If you are disappointed to find that someone else has already submitted a contract on your dream house, you may want to consider making a backup offer. The housing market has been tight everywhere in recent months, so discuss this option with your real estate agent if you really love the house. Backup offers don't always work out, but enough do that you might want to consider the possibility.
Because the backup offer is a binding contract, you want to be sure that your financing is approved and that you've included all the contingencies that you would have in a first offer. If the original contract falls apart for any reason, you must be prepared to follow through with the purchase. Make your offer a fully executed agreement signed by you and the sellers, outlining price and terms. This will ensure that they must sell to you within a specified time period if the house becomes available again.
There are many reasons the original offer might fall through:
- The buyers' loan might not be approved. Loans are becoming tougher to get and if they can't get approval, the buyers will have to back out of the deal.
- The lender will require a home appraisal to verify the home's worth. If the appraiser says the property is worth less than the price offered, the lender can deny the mortgage.
- The home inspection might uncover problems that the buyers don't want to deal with and the original contract can fall apart.
- The buyers may have made a contingency contract based on the sale of their current home. If that sale doesn't materialize in time, the domino effect could make your dream home available again.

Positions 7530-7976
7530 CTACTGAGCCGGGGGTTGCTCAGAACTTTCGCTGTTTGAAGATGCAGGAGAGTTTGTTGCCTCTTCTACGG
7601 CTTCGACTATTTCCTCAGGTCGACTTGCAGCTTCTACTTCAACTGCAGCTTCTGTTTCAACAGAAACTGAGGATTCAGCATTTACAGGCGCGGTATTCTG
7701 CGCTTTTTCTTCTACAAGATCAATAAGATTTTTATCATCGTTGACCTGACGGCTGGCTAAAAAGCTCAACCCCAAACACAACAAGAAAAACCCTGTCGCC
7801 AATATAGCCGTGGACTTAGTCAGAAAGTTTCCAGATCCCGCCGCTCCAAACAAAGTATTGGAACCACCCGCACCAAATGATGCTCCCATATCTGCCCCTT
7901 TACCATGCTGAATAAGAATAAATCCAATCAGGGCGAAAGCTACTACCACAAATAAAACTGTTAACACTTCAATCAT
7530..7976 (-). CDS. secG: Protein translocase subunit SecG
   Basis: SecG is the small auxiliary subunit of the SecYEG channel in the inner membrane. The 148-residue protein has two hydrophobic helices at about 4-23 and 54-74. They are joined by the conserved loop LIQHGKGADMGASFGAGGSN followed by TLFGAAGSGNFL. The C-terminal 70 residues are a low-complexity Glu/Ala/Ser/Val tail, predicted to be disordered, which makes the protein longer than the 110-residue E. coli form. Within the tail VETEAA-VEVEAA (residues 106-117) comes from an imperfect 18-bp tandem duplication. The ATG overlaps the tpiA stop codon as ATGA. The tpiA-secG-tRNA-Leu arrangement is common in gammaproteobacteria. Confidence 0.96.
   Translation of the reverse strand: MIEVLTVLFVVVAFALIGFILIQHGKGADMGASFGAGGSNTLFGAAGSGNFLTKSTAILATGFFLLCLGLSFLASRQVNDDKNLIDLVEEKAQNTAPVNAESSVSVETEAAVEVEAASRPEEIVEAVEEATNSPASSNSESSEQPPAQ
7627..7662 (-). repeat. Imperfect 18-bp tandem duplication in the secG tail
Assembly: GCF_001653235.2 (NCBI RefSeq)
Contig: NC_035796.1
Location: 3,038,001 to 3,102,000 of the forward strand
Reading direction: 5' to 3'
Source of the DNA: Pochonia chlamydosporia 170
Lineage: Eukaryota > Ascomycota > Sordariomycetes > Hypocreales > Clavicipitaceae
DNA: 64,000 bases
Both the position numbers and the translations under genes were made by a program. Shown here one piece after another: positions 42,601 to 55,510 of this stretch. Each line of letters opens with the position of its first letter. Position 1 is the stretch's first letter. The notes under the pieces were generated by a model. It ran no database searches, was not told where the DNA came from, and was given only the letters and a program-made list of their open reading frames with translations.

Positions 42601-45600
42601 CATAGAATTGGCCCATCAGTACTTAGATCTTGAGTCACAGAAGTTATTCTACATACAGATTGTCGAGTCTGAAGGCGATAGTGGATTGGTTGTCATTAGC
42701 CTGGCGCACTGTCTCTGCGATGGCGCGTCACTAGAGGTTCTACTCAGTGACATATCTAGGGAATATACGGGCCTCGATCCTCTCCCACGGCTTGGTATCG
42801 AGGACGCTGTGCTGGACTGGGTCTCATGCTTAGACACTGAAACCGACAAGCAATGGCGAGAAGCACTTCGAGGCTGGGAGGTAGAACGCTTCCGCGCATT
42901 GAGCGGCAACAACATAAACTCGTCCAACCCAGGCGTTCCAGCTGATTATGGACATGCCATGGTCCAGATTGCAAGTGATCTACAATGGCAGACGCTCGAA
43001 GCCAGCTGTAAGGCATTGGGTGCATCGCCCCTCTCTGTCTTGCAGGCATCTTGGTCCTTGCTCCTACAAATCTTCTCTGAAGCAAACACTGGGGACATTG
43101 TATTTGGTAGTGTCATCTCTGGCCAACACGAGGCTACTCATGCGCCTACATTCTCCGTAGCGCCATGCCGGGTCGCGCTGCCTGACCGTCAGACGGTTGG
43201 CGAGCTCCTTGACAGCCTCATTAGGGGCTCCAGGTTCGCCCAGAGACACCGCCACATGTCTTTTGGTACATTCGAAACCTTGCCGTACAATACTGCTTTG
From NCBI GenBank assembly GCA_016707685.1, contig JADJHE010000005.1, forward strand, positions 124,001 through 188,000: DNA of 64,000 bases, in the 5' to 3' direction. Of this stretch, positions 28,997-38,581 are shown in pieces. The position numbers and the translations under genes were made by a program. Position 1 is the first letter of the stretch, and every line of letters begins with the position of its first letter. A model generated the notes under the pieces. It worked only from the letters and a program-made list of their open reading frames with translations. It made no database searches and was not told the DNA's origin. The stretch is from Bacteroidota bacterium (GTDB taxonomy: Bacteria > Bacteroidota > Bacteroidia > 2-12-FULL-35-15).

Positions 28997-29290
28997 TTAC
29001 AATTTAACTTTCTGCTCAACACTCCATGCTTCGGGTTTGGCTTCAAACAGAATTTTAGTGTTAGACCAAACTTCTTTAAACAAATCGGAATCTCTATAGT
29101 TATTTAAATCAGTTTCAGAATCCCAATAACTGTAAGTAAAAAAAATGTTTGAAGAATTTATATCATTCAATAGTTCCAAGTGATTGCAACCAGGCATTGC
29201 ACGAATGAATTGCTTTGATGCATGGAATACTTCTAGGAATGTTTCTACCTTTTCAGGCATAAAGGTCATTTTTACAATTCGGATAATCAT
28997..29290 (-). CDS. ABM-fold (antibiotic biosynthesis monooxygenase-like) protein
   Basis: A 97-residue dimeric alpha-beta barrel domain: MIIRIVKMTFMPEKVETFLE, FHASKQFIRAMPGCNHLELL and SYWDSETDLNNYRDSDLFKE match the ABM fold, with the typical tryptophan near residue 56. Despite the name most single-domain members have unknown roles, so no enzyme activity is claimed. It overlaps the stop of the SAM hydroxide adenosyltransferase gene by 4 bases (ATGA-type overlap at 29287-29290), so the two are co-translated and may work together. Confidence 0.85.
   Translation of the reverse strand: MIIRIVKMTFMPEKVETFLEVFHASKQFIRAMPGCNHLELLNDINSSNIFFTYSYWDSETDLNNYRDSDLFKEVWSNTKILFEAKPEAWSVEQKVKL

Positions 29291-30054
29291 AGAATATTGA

- There might even be problems due to homeowner association requirements. For example, the buyers might have three pets and back out of the contract when they discover the HOA only allows two.
Several of these scenarios can work well for you and your backup offer. If the first deal crumbles, the sellers may be willing to move ahead very quickly with your offer. With a contract on the table, they had already begun the mental process of packing, moving and handing over the keys to someone else. If their deal comes to a screeching halt, the seller may be very willing to accept your backup offer just to keep the momentum going.
You may also realize an advantage if problems were uncovered by the inspection conducted for the first buyers. Those issues aren't going away, so the seller may be more reasonable in negotiations with you rather than lose the deal a second time. The seller is legally required to disclose any problems with the house, so you will know any of issues uncovered by the first inspection before you start to spend time and money on inspections of your own.
Real estate transactions require many steps and something can go wrong at any phase of the process. Rely on your agent to walk you through every phase, including preparing a backup offer. It may save the day when your dream house is on the line.